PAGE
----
Saudi Oil Output Exceeds Russia's

Saudi Oil Output Exceeds Russia's

RIYADH - Oil production in Saudi Arabia, the world's largest crude exporter, rose to 9.923 million barrels a day in March, from 9.853 million barrels a day in February, overtaking Russia as the world's largest producer for the first time in six years, official data showed Sunday. Russia's output in March dropped to 9.920 million barrels a day, from 9.943 million barrels a day in February, according to figures posted on the Joint Organization Data Initiative, or JODI, website. JODI is supervised by the Riyadh-based International Energy Forum and shows data supplied directly by governments dating back to 2002.

Saudi Arabia burnt 377,000 barrels a day in power stations and water-desalination plants in March, up 45% from the 260,000 barrels a day used during the same period in 2011, and 24% higher than February, signaling a rise in demand for energy, which is needed to fuel electricity stations and industrial complexes in the rapidly growing economy

The Arab world's largest economy exported 7.704 million barrels a day in March, up from 7.485 million barrels in the month earlier, JODI said. No comparative figures were given on Russia's exports or domestic consumption for the same period.

The Organization of Petroleum Exporting Countries, whose members produce one in three barrels consumed world-wide, has raised output by a combined 2.2 million barrels a day over the past six months to soothe market fears that a July 1 ban by the European Union of imports of Iranian crude could strain oil markets.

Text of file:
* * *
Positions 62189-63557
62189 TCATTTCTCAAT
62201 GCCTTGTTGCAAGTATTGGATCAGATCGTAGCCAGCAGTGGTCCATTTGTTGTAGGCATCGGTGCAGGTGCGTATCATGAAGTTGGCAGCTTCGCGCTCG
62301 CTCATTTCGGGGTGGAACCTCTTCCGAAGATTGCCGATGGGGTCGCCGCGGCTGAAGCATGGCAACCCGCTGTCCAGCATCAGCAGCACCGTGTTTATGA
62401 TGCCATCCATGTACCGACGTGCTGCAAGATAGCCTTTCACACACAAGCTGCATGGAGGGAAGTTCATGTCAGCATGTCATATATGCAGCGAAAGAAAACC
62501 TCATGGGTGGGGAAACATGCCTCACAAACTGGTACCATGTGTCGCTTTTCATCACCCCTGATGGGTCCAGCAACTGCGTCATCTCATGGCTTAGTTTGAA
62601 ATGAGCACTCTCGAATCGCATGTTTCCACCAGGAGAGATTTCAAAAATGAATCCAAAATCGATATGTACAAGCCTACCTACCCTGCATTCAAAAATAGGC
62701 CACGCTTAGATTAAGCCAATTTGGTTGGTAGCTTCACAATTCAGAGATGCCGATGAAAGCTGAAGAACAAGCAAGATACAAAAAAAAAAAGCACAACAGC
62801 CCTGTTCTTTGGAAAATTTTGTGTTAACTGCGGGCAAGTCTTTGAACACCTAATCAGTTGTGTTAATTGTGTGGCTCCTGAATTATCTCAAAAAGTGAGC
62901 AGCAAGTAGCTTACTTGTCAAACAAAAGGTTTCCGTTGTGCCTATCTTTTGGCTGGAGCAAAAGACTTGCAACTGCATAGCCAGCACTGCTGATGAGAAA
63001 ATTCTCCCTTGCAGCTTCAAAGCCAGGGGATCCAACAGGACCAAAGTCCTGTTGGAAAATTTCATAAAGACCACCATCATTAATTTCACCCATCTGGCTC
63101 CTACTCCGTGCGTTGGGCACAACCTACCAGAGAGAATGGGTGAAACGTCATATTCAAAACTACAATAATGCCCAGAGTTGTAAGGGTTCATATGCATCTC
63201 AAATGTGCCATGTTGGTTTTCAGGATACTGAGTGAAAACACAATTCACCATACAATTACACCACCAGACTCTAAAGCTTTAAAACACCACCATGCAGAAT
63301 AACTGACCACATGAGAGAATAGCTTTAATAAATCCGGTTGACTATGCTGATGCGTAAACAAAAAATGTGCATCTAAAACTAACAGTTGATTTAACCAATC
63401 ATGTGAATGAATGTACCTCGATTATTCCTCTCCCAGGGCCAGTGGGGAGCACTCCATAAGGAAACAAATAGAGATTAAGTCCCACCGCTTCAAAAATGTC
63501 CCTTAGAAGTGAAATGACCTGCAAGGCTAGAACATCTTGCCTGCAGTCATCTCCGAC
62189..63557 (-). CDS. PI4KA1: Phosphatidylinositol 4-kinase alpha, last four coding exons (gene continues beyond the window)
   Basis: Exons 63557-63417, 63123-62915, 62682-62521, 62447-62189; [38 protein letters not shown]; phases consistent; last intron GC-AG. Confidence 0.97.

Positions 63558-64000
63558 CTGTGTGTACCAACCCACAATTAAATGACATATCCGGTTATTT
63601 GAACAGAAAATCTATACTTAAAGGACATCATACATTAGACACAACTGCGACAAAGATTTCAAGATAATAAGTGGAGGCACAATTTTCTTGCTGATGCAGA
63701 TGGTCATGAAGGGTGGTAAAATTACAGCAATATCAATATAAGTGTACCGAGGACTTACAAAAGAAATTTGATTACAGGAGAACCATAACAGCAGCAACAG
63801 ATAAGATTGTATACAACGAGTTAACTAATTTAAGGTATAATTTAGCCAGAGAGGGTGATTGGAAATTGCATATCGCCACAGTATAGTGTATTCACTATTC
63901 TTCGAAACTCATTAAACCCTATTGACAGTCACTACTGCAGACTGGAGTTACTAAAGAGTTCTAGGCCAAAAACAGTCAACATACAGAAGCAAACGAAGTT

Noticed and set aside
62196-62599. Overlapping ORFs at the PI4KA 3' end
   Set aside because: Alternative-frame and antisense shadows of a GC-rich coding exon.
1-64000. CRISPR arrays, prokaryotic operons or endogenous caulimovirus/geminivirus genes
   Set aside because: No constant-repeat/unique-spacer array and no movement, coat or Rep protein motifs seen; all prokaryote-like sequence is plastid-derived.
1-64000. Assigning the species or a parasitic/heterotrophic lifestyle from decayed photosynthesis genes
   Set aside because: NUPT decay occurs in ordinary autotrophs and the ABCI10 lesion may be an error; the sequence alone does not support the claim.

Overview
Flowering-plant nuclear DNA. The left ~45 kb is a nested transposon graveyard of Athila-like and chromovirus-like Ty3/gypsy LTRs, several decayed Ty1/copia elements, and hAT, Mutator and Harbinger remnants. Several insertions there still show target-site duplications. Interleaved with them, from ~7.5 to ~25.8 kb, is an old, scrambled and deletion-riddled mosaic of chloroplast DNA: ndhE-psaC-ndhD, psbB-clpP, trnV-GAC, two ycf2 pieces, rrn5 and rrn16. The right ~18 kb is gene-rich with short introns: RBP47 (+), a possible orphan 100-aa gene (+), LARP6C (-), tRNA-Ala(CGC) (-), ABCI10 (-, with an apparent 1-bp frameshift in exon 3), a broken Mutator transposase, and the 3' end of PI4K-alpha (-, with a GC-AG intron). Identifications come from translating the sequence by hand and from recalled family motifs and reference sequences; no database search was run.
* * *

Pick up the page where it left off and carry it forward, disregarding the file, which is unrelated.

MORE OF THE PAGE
Saudi officials have previously said that the OPEC member's output is seen continuing at current high levels amid recent efforts by some countries to switch to crude from the kingdom ahead of stifling sanctions on Iran and its exports later this year.

Saudi Arabia's output rose dramatically in November to 10.047 million barrels a day--the highest level in three decades--from 9.362 million barrels a day a month earlier on higher demand from Asia. The kingdom's oil minister Ali al-Naimi said earlier this month that the Gulf state is now pumping around 10 million barrels of crude a day and has 2.5 million barrels a day of spare capacity.

Copyright (c) 2012 Dow Jones & Company, Inc.


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james zarychta | May. 22, 2012
I think the Maya Indians may be right.12-21-2012 What is there to continuously fill the voids and cavities below ?


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